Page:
All spacefaring nations have contributed to the problem, which is significant: as more and more defunct objects populate near-Earth space, the risk of collision rises – which, as objects crash and shatter, produces even more space debris.

The hazards have been prominent in the last year. We have not only watched

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Bringing a power tool from math into quantum computing

quantum
Credit: CC0 Public Domain

The Fourier transform is an important mathematical tool that decomposes a function or dataset into a its constituent frequencies, much like one could decompose a musical chord into a combination of its notes. It is used across all fields of engineering in some form or another and, accordingly, algorithms to compute it efficiently have been developed—that is, at least for conventional computers. But what about quantum computers?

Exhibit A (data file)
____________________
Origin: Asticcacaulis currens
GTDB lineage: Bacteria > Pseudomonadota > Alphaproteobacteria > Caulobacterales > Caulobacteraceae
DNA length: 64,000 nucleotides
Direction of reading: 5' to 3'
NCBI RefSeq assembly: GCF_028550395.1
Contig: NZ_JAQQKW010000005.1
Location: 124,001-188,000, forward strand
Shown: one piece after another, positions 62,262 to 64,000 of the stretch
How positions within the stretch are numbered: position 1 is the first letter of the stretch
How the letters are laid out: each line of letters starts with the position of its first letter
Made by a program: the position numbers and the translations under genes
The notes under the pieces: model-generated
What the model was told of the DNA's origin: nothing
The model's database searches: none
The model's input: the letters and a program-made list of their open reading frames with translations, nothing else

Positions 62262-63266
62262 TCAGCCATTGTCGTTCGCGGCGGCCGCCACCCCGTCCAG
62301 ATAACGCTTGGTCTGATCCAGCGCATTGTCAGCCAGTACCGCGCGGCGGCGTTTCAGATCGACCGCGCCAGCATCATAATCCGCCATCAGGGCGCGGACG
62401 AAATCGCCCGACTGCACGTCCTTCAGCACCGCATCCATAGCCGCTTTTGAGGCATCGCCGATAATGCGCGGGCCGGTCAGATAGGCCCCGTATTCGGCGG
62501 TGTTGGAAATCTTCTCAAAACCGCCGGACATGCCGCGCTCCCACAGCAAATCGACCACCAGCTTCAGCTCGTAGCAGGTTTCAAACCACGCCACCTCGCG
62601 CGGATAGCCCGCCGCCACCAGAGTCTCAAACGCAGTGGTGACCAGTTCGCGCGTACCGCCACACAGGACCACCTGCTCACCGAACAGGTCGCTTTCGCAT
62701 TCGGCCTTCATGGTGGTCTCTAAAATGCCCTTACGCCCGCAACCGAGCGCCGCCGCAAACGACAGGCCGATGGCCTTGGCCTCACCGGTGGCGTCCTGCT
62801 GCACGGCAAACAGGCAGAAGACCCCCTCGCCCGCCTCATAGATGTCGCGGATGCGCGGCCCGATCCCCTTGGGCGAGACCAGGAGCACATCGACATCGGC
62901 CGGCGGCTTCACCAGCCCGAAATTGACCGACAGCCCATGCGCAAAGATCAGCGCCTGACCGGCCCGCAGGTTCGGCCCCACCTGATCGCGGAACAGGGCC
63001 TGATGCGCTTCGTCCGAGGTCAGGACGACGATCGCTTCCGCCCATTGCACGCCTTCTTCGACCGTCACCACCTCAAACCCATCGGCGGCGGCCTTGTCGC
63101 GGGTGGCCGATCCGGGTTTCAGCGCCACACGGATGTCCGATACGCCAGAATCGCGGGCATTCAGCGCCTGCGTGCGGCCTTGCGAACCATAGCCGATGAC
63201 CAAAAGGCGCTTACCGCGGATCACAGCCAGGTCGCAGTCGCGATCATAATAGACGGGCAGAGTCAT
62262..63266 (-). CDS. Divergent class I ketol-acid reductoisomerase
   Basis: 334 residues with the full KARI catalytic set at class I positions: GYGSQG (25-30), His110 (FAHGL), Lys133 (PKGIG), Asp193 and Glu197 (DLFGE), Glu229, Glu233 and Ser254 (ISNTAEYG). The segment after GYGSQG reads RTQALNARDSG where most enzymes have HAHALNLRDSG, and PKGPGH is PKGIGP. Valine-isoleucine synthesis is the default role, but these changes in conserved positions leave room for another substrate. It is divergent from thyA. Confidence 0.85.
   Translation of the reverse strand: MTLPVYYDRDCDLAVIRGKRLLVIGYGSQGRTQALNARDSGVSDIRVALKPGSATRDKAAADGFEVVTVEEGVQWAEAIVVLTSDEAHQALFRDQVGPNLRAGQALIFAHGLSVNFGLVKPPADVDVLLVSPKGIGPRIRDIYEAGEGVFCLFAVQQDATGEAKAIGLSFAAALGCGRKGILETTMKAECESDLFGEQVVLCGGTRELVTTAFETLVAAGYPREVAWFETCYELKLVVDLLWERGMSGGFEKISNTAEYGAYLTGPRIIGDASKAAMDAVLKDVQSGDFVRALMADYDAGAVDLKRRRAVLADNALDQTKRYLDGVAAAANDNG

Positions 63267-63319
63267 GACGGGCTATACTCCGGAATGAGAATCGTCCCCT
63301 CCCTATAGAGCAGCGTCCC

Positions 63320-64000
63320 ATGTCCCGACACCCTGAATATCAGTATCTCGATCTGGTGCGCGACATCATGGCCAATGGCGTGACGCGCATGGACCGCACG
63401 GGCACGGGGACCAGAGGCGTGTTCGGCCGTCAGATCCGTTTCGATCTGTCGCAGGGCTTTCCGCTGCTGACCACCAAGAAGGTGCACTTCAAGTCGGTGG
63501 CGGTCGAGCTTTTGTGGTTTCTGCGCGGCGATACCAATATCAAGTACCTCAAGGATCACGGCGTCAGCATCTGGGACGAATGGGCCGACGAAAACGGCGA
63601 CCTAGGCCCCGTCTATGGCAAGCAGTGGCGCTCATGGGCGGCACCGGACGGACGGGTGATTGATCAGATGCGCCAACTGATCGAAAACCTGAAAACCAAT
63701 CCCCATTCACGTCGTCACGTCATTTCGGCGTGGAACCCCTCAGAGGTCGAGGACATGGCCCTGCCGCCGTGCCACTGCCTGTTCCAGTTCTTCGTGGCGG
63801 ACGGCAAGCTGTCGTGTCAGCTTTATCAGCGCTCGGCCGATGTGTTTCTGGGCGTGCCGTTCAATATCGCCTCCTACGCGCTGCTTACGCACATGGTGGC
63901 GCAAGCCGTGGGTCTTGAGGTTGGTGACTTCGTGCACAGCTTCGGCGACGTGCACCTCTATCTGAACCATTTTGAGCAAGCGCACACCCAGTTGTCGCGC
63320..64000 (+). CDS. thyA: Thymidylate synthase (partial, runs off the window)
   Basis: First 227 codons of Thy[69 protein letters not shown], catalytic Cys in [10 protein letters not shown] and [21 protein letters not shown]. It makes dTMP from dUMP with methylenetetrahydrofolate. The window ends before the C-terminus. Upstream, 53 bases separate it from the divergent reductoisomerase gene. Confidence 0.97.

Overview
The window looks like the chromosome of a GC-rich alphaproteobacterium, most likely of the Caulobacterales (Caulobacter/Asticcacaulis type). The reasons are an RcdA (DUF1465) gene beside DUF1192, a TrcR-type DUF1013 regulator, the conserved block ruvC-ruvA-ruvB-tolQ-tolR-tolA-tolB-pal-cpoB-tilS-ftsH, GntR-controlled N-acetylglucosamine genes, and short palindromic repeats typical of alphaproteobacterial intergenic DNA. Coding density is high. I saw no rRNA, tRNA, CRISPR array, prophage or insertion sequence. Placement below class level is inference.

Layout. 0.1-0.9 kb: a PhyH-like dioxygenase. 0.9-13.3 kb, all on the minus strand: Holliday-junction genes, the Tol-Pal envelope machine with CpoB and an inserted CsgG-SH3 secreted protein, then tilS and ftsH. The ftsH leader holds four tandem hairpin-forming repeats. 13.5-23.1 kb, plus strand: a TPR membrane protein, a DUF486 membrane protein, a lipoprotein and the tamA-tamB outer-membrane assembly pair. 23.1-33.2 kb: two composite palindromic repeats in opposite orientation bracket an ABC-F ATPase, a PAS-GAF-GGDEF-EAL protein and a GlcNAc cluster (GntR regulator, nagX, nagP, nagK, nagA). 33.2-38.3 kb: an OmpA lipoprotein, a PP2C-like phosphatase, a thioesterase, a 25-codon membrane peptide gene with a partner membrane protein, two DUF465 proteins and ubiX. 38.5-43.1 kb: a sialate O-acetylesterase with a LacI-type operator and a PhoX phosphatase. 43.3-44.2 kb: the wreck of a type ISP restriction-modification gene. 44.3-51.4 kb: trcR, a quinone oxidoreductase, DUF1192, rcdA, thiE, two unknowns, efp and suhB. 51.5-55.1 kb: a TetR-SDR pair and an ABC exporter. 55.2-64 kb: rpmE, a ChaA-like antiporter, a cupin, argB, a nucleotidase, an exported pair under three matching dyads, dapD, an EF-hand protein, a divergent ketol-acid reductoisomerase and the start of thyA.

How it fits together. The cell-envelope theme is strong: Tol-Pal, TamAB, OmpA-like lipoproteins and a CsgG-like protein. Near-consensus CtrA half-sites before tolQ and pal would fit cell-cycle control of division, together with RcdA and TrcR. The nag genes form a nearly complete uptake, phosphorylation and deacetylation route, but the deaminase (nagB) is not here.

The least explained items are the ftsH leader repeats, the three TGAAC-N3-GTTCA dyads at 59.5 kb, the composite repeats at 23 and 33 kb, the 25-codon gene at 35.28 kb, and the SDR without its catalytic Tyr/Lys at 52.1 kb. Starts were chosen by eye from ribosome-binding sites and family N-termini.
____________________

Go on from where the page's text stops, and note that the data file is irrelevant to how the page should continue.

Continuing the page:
Though quantum computing remains an enormous technical and intellectual challenge, it has the potential to speed up many programs and algorithms immensely, provided that appropriate quantum circuits are designed. In particular, the Fourier transform already has a quantum version called the quantum Fourier transform (QFT), but its applicability is quite limited because its results cannot be used in subsequent quantum arithmetic operations.

To address this issue, in a recent study published in Quantum Information Processing, scientists from Tokyo

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The first room-temperature superconductor has finally been found

It’s here: Scientists have reported the discovery of the first room-temperature superconductor, after more than a century of waiting.